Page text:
It didn't close! Thankfully it was closed enough for people to change behind, but we knew that we would need to move the hinges for any future guests that might be staying with us. (For anyone wondering, we started with the guest door because it's the only door you really see at a casual glance down the hall. We are going to finish them all like this over time, though.)

After the hinge had been moved out a little, we were in business.


As you can see, there is a little bit of paint on there, too. I decided that doing all this work just to paint the doors white again might be a bit of a waste. I chose (of course) a neutral grey/blue called "Sanctuary Blue" in Behr semi-gloss because I liked the look of the space in this Pinterest pin.


And it seemed to go well in the hallway as well as the guest room when the door was open.


After spackling the holes left by the gaps and nails, sanding them all, and wiping away the dust, I gave the door a good coat of the new grey color. I painted the whole front except for around the door knob. Here, I placed a scrap piece of wood (also glued and nailed in place) to help add a nice base for the knob to attach to. Here you can kind of see what I mean.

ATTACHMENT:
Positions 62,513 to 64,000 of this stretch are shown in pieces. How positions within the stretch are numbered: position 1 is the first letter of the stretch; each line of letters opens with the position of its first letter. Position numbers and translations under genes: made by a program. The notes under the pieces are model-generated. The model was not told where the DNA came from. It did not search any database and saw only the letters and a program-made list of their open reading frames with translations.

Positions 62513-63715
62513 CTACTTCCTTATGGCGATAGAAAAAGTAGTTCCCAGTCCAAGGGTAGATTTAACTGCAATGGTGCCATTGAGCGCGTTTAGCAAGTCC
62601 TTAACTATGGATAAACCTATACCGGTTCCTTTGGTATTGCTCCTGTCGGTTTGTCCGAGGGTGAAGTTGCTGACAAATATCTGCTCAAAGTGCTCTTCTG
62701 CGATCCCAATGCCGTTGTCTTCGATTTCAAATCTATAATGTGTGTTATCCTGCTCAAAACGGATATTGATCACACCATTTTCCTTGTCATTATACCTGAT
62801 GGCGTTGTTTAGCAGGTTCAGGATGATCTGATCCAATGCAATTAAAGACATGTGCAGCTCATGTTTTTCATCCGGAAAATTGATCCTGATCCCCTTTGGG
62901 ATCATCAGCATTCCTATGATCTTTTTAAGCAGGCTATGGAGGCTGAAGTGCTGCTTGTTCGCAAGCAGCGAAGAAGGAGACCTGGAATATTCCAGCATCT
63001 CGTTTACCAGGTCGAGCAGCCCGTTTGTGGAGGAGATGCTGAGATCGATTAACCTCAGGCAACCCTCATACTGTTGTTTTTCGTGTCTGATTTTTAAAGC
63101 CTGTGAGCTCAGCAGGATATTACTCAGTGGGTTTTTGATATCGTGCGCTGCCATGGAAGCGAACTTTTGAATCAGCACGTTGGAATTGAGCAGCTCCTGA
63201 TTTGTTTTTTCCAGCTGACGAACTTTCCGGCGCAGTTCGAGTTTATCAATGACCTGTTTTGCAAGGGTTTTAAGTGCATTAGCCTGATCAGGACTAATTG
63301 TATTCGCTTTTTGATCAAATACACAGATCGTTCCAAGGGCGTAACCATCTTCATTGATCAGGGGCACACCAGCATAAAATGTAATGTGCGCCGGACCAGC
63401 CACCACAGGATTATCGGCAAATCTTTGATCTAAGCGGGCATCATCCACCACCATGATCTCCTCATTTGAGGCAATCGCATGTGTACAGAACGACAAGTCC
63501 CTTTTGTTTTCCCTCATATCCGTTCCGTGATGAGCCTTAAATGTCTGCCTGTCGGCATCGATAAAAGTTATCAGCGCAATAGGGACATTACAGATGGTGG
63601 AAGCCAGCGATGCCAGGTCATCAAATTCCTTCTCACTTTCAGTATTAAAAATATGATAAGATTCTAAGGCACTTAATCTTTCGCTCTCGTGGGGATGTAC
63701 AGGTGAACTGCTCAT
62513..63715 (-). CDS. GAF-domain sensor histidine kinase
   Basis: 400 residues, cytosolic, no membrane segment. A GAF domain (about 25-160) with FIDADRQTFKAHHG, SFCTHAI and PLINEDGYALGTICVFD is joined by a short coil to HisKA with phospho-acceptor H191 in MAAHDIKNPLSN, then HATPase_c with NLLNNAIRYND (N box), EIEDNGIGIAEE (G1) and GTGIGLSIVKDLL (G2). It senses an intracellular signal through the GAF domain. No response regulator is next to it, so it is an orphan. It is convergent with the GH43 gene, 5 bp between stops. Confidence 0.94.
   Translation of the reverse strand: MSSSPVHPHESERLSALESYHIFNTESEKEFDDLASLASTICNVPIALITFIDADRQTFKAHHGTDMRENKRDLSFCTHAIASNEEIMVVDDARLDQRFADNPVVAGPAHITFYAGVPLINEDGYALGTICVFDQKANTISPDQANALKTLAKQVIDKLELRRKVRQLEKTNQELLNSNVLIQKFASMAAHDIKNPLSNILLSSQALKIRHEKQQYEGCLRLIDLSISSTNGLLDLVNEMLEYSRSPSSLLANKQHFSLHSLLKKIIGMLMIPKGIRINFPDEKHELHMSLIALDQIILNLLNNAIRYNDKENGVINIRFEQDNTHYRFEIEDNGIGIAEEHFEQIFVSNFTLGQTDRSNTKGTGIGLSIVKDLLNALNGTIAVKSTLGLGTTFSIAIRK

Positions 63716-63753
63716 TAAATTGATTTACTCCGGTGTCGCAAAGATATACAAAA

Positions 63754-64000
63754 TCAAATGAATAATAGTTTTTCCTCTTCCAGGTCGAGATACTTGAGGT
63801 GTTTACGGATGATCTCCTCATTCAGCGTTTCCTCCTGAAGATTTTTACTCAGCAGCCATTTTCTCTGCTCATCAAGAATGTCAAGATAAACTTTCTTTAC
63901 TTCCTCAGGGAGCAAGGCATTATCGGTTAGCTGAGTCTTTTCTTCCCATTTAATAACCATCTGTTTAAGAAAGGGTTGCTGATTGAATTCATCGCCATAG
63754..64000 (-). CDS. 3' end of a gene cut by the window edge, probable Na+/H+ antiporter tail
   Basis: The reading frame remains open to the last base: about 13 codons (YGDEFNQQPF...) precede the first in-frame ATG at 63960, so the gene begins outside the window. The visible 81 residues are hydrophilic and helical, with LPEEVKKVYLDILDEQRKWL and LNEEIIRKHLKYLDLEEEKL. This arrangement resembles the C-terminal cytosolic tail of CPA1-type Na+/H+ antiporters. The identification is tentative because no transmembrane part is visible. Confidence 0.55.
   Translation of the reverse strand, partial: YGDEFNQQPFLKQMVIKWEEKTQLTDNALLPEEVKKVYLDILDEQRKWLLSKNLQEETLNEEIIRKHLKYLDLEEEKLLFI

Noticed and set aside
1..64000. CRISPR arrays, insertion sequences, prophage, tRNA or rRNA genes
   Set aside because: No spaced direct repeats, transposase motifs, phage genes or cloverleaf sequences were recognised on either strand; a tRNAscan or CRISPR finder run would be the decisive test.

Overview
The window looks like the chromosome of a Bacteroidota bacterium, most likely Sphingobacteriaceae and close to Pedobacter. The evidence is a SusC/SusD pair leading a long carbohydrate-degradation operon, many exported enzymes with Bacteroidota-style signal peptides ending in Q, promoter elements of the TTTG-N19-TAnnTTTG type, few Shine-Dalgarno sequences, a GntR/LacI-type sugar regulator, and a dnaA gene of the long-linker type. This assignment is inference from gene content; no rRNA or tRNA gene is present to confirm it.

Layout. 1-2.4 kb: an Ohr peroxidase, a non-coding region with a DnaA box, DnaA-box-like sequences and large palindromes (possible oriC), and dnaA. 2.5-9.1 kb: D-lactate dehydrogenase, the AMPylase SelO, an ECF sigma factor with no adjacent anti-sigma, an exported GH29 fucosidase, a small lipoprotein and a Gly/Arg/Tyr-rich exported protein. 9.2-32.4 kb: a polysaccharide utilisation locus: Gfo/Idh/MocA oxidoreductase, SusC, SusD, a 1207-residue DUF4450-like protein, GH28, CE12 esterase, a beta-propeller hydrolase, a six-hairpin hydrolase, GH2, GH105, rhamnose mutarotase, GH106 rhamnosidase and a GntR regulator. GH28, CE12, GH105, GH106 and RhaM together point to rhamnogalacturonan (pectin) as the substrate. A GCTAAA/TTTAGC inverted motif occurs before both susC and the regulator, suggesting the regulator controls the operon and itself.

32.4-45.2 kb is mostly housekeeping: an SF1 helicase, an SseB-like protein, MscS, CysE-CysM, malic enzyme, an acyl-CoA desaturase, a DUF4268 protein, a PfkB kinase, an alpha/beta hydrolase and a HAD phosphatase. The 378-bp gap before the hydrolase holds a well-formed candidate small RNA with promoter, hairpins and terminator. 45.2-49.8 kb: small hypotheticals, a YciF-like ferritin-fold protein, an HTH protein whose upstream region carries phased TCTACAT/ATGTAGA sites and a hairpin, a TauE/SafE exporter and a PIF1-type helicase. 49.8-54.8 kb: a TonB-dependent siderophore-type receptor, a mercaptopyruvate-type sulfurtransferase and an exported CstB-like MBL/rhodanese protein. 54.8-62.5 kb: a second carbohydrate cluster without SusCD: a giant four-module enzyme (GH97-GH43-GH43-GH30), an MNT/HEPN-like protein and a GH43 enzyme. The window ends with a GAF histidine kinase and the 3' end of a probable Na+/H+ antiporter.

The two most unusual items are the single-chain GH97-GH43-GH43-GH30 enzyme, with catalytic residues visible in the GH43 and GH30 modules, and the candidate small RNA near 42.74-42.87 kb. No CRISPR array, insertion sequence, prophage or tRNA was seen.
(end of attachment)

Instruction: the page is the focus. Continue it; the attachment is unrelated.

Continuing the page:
I used the 2" drill bit to re-drill the hole for the mechanism, then painted over it all to make it look like one piece.


So far, so good.


The door knob had a few scratches, so I gave it a quick touch up with the Oil Rubbed Bronze and some poly and let it dry before attaching it again. Check out that hallway now!